The senators had initially hoped to ask Lay what he knew about the secret partnerships that sunk the energy-trading firm — especially in the wake of a story in The Wall Street Journal today saying Lay signed off on a $91 million deal in June 2000 between Enron and one of the largest partnerships, LJM1.

Board Breakup

In a separate development, Enron announced today that six members of its board of directors would resign in 30 days, with others possibly leaving soon. The decision was made following a board meeting in New York today, as the company tries to move forward and salvage parts of its business.

In a filing with the Securities and Exchange Commission, the company announced it would look for new directors and a new chairman. Lay resigned from the board on Feb. 4. There are now just eight board members.

Three of the resigning members, Ronnie C. Chan, Paulo V. Ferraz Pereira and Lord John Wakeham, were on the firm's audit committee. The others stepping down are Charles A. LeMaistre, Robert K. Jaedicke and John H. Duncan.

Also this evening, the Labor Department and Enron signed an agreement to transfer control of its three retirement plans to an independent administrator.

Key Figure in Investigation

Lay oversaw the company's dramatic rise until leaving his CEO post in February of last year, only to return in August when his successor, Jeffrey Skilling, abruptly resigned as president and CEO. Enron declared bankruptcy in December.

The Powers report blasted Lay and Enron's management for a lack of leadership and oversight. Powers pointed a finger directly at Lay, as well as Skilling, and cited "misconduct" by former Chief Financial Officer Andrew Fastow and "other senior employees" who set up the company's undisclosed partnerships.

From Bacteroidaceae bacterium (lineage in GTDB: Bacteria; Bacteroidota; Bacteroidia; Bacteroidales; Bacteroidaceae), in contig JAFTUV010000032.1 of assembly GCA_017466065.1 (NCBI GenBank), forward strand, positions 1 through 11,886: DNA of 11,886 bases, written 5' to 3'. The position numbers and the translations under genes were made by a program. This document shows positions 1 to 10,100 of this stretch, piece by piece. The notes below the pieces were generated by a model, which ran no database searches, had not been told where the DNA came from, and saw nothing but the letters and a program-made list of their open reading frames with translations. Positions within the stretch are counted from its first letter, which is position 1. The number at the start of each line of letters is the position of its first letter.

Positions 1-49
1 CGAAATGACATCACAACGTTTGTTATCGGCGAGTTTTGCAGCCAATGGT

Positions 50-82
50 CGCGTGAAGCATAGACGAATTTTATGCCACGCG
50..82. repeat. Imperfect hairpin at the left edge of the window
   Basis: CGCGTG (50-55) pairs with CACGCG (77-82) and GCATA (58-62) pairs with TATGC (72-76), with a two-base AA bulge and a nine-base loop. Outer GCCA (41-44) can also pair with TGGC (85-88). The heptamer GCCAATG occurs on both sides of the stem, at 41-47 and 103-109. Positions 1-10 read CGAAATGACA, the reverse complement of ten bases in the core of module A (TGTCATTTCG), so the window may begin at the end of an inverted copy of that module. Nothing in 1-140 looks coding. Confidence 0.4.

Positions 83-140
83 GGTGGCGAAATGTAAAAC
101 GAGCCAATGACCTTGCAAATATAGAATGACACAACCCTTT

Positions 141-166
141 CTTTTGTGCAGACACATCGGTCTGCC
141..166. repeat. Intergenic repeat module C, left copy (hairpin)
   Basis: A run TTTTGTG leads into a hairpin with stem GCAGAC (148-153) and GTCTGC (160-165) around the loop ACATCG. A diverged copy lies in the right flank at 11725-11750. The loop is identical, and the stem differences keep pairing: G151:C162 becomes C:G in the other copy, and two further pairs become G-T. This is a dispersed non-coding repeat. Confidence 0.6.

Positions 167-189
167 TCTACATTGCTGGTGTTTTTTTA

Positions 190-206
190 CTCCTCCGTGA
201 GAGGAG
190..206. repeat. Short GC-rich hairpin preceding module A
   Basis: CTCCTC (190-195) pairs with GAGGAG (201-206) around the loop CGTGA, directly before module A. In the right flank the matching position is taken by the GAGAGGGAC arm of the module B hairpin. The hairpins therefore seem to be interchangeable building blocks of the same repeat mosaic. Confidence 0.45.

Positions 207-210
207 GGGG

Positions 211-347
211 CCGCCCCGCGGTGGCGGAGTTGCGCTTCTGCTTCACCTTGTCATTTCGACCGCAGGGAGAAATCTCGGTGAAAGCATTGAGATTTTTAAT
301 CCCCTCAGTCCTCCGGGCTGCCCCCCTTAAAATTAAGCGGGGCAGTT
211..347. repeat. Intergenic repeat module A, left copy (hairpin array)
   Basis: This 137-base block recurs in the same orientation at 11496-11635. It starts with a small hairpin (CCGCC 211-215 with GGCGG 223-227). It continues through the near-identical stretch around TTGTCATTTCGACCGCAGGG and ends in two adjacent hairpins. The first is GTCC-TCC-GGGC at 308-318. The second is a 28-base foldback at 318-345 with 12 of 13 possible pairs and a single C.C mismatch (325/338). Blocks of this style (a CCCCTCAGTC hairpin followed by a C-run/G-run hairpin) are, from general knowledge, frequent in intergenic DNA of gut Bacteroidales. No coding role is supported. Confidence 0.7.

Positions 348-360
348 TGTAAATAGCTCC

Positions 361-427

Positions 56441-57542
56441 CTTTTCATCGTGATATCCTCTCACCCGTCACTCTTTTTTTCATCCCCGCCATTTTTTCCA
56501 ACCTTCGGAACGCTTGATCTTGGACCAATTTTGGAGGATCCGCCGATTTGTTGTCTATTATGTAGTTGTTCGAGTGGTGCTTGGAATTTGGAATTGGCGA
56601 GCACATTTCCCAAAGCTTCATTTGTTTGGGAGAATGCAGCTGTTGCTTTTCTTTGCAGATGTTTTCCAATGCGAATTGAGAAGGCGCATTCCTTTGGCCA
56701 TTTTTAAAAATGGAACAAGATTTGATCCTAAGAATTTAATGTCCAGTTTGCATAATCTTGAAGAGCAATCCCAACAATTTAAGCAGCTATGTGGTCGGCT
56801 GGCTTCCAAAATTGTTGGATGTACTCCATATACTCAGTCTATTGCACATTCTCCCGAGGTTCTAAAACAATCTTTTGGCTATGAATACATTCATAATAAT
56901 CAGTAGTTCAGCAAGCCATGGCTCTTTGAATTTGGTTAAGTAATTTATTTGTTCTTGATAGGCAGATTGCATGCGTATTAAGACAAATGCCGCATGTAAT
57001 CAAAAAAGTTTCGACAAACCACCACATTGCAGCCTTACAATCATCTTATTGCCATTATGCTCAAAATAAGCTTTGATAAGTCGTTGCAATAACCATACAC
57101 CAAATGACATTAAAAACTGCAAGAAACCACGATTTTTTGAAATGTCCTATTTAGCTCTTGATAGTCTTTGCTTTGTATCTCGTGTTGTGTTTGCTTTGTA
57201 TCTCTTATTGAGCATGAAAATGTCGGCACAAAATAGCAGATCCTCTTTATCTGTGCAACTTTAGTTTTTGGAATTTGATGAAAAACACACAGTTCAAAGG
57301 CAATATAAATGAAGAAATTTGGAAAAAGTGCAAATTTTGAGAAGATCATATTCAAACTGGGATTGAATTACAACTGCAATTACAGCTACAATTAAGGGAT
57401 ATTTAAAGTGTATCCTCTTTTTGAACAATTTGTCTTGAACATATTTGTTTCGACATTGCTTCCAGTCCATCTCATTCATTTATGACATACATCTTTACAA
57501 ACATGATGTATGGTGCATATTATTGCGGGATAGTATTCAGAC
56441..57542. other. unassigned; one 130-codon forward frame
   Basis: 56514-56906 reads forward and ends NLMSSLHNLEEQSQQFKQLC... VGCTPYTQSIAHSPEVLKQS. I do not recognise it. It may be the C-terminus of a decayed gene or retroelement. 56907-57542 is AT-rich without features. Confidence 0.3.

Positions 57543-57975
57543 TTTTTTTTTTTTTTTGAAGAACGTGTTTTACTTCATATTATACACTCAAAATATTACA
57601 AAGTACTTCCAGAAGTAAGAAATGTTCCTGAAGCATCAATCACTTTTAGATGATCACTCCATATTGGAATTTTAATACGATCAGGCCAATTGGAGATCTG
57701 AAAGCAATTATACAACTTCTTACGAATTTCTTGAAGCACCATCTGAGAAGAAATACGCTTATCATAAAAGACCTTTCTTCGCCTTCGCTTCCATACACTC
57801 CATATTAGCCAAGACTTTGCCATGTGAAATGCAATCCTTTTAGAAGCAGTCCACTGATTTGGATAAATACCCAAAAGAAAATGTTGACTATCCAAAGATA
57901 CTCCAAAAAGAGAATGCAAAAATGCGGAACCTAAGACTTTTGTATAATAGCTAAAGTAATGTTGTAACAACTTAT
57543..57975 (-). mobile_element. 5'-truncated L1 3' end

Former CFO Fastow and a group of other executives declined to testify last week, citing their Fifth Amendment rights, as did David Duncan, the lead Enron auditor fired by his accounting firm, Arthur Andersen, for overseeing the destruction of Enron-related documents.

And while Skilling did testify last Thursday, he repeatedly denied knowing much about the web of complex financial partnerships that contributed to Enron's downfall. A number of congressional leaders spearheading the investigation made clear in the days following his appearance that they didn't believe Skilling's sworn testimony.

Meanwhile, a spokeswoman for Sen. Carl Levin, D-Mich., said the subcommittee on oversight and investigations he chairs will be sending subpoenas for documents to "several financial institutions" some time later this week, signaling that Levin's investigation is branching out into the bankers' role in the scandal.

Additionally, the House Energy and Commerce Committee announced today they will hear testimony on Thursday from Sherron Watkins, who sent a whistleblowing letter to Lay last August, warning of a possible "accounting disaster" at Enron.

In addition to the congressional investigations, the Justice Department has opened a criminal inquiry into Enron's downfall. The SEC and the Labor Department are also investigating.